In auto racing, the “chequered flag” first made its debut at the Glidden Tours, an American road rally, in 1906. The modern “checkered flag” continues to mark the end of such events – but for the U.S. military, it means something very different. A Checker Flag is now one of the Department of Defense’s (DoD’s) largest air-to-air exercises. The large-scale aerial drills were designed to integrate fourth- and fifth-generation airframes to enhance mobility, deployment, and employment capabilities of Air Force aviators and maintainers.
The recently concluded two-week-long event focused on the integration of the Lockheed Martin F-22 Raptor and F-35A Lightning II with fourth-generation aircraft, including the General Dynamics F-16 Fighting Falcon and McDonnell Douglas F-15E Strike Eagle, in a large-force exercise to train and test enhancement mobility, pre-deployment qualifications and rapid response employment capabilities of pilots and aircrew.
“This iteration of Checkered Flag is different because the 325th Fighter Wing actually owns the exercise,” said Lt. Col. Sean Fazande, Checkered Flag 22-1 exercise director. “We actually have every agency on base involved to execute this mission; that’s upwards of 15 agencies coming together, coordinating and making the exercise happen.”
The 325th FW was responsible for maintaining and executing predetermined mission goals and learning objectives identified by the Air Combat Command commander’s intent to train a dedicated, highly-effective force ready worldwide for rapid response, the Air Force announced. This is known as an Immediate Response Force defense posture.
“We hone down exactly what we are going to execute,” Fazande added. “We also have players from Jacksonville and Eglin (AFB) and other locations that [participated], giving us a very robust exercise.”
Checkered Flag 21-1: Inter-service Integration
While Checkered Flag has been largely seen as an Air Force exercise, this year’s integration operations focused on building relationships and strengthening partnerships with the U.S. Navy, as well as North American Aerospace Defense Command partners stationed at Tinker AFB, Oklahoma.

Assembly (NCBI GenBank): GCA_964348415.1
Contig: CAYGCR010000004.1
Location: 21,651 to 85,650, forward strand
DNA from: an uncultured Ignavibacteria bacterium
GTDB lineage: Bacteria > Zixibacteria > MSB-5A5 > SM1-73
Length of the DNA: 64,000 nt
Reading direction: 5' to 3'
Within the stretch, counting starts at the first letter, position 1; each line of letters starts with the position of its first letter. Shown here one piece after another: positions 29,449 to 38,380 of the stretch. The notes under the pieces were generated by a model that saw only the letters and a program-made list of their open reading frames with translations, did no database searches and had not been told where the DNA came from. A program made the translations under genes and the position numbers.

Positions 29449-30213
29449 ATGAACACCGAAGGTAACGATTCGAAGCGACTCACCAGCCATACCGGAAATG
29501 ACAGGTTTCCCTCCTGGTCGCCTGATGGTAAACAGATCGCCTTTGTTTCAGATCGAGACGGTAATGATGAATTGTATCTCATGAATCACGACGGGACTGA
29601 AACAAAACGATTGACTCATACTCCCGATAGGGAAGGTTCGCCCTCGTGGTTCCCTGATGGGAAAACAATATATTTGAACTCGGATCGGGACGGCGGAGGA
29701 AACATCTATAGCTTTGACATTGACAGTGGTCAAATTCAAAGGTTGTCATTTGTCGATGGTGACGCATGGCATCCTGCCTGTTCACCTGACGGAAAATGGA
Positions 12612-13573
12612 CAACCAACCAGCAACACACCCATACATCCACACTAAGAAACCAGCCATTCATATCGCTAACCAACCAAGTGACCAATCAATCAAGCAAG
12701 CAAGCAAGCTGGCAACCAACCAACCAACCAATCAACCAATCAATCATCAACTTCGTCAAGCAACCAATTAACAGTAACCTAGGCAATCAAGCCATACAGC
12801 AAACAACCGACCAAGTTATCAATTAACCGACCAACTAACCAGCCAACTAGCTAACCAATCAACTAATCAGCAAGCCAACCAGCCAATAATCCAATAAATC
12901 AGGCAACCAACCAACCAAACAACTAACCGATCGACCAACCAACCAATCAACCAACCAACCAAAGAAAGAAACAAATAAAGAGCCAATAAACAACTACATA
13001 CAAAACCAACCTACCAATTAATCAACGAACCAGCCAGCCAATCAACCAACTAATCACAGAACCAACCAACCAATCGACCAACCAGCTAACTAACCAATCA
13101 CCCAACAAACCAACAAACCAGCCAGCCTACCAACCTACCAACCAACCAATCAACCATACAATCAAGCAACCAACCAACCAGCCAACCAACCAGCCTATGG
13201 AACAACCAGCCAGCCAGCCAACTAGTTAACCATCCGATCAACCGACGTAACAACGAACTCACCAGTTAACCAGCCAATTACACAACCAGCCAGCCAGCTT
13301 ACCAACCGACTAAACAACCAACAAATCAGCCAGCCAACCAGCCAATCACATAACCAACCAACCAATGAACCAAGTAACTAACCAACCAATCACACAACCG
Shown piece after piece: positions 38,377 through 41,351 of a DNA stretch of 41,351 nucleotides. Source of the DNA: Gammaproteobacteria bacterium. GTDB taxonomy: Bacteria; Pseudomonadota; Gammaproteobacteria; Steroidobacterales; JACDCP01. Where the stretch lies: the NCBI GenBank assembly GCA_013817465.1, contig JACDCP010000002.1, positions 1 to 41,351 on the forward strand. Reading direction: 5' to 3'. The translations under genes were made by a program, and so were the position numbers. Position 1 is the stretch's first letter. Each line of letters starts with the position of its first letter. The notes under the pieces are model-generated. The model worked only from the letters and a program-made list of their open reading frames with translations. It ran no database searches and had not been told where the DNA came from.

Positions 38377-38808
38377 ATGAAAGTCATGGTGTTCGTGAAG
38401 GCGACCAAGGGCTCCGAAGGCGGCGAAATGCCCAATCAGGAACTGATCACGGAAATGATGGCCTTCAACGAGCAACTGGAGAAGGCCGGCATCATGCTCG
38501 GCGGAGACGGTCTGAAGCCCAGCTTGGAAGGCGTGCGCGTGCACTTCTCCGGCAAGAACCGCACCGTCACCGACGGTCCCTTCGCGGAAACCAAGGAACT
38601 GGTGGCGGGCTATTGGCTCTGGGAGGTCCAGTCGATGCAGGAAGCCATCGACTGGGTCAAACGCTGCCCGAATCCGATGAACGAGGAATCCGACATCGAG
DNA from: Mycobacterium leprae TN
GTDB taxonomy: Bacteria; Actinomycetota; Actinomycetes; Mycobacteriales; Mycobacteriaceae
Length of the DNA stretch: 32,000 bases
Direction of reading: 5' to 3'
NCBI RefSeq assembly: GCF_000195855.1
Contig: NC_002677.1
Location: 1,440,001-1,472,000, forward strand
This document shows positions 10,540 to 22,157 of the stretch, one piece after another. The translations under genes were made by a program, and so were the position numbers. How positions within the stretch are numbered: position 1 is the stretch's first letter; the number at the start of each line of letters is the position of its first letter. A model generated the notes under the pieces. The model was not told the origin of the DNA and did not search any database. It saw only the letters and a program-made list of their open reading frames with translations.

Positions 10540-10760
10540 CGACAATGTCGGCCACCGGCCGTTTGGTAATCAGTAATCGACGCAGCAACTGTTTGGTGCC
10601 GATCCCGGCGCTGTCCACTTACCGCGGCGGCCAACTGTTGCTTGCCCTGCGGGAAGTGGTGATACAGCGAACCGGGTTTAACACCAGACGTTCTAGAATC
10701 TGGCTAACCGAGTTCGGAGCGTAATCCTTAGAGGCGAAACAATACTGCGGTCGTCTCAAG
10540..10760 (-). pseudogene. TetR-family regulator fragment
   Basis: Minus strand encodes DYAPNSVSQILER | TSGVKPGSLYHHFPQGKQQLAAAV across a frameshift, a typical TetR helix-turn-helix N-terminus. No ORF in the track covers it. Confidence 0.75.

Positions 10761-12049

Additional units that participated this month included the 90th Fighter Squadron, which is assigned to Joint Base Elmendorf-Richardson, Alaska and the 79th FS stationed at Shaw AFB, South Carolina. In total, more than 93 aircraft and 12 squadrons from across the country brought their respective fighters, tankers, electronic and communication warfare skills, and command and control aircraft teams to the playing field.
Along with Tyndall AFB Airmen, approximately 950 transient personnel took part in the two-week-long exercise, and successfully conducted some eight flying missions with 449 sorties flown. The success of the combined training exemplified Tyndall AFB’s main mission: to train and project unrivaled combat airpower.
“[We] allow our pilots to get out there and work together and build unit cohesion,” Fazande noted. “That unit cohesion is very key to what Checkered Flag is all about; bringing them down here, working together, mission planning together, getting out into the airspace and knowing how and when [to] execute certain tactics.”
Combat Archer Hit The Bull’s Eye
The Air Force also announced that over the course of Checkered Flag 22-1 exercise, the 53rd Wing’s Weapons System Evaluation Program East 22.02, also known as Combat Archer, was conducted. The WSEP program is also a joint service program that tests air-to-air and air-to-ground live fire weapons and munitions systems. Conducting Checkered Flag 22-1 and WSEP simultaneously further saved the DoD resources while it aslo provided additional training opportunities made available by proximity and collaboration.
“We get to do this in concert with them because we utilize the same jets,” Fazande said. “You get the entire gamut of getting into the airspace in the morning, executing certain fighter tactics; how to employ the jet and then take [that back] to debrief and decide how we could improve on those skills. In the afternoon [pilots] get to go from the fighter intercept point to the target, releasing weapons and [learning] what it feels like to shoot a missile off the wing and employ the tactics appropriately.”
Peter Suciu is a Michigan-based writer who has contributed to more than four dozen magazines, newspapers and websites. He regularly writes about military small arms, and is the author of several books on military headgear including A Gallery of Military Headdress, which is available on Amazon.com.